This post is to write down my first impressions after reading Facebook’s Gorilla which is their in-house TSDB.
Long story short, Facebook designed their own time-series database (TSDB) to collect and expose system metrics for monitoring and debugging (similar to OpenTSDB). Their main claim-to-fame is that their systems handles their enormous volume of data (10M/s) while still supporting wicked-fast querying because they can cache recent data in memory (older data is put into HBase). The benefit for them is that they can run some complex anomaly/correlation detection algorithms on their metrics to aid in super-rapid issue detection and debugging.
For me the most novel part of the paper is how they compressed their data (again to allow them to cache it in memory). Basically it comes down to two observations they made about the data:
- The timestamps between each event tend to be spaced apart at even intervals
- Consecutive values tend to have relatively small differences
Based on these two characteristics of the data, the were able to compress the data by:
- Only storing the delta of deltas between each consecutive timestamp. For example, if a system pushes data every 60 seconds, almost 100% of the time the time stamps would be t, t+60, t+120, etc. This means that the delta of deltas would be 0 except for the rare event that the metrics is delayed (t, t+60, t+121… which then the delta would be t, 0, 1…).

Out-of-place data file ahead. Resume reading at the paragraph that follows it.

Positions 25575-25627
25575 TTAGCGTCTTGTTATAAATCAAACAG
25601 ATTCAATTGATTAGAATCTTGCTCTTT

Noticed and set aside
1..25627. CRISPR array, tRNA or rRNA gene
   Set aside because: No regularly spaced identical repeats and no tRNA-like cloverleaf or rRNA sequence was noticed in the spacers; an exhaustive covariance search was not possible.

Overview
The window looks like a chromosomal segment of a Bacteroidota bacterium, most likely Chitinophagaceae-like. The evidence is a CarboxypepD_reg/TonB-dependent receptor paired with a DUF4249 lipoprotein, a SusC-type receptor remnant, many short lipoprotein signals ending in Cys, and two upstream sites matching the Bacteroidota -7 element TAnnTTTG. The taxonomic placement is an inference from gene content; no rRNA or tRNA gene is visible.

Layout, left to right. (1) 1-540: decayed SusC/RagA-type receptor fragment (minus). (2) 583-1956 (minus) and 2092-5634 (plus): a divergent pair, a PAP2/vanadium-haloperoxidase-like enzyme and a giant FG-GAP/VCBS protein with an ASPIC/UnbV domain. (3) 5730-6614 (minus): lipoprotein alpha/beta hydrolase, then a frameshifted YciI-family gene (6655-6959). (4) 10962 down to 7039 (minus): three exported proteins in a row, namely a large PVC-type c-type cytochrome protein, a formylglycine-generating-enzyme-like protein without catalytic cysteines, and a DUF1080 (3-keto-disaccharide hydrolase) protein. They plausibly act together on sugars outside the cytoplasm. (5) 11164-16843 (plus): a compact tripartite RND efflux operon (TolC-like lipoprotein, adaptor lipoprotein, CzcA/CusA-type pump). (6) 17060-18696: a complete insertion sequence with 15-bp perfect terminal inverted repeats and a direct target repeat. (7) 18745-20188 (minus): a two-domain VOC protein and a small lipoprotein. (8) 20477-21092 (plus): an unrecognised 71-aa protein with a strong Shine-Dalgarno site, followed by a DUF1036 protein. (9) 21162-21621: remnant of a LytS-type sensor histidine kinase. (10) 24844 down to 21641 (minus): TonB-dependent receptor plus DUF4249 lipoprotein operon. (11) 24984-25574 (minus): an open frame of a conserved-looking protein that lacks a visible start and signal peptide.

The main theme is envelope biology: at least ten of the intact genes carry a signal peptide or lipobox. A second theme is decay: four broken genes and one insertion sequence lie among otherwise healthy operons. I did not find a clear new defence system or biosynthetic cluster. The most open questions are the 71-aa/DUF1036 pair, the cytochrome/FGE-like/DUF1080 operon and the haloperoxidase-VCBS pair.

- Storing the delta of values, using the smallest number of bits possible to represent that delta. This gets a bit more complicated since they try to optimize as much as possible and so there ends up being some bookkeeping bits/values that tracks how many bits are used to represent the delta. But the basic intuition is: use the least number of bits to represent the delta.
The paper then goes on to describe the data structure they use to organize the data in memory (called TSMap) and also describes how they persist data to disk. Basically the in-memory data structure has to deal with concurrency and overall the system prioritizes recent data over older data.
Finally, the paper goes through how the system is designed for fault tolerance and provides some examples of how Gorilla was used at Facebook to do great things.
Overall I think what they did at Facebook isn’t particularly breakthrough for me. In general understanding the character of data allows you to compress it to the most efficient manner that will provide you with the information you really need to know from the data. The concept of prioritizing recent data over historical data is almost always the correct way to build data applications (e.g. time-series caches, lambda architecture) since way more often than not, historical data is about trends while recent data is about events/incidents. Although based on my experience with OpenTSDB it’s one thing to not be surprised in theory and another thing entirely to have those ideas/concepts in practice. 🙂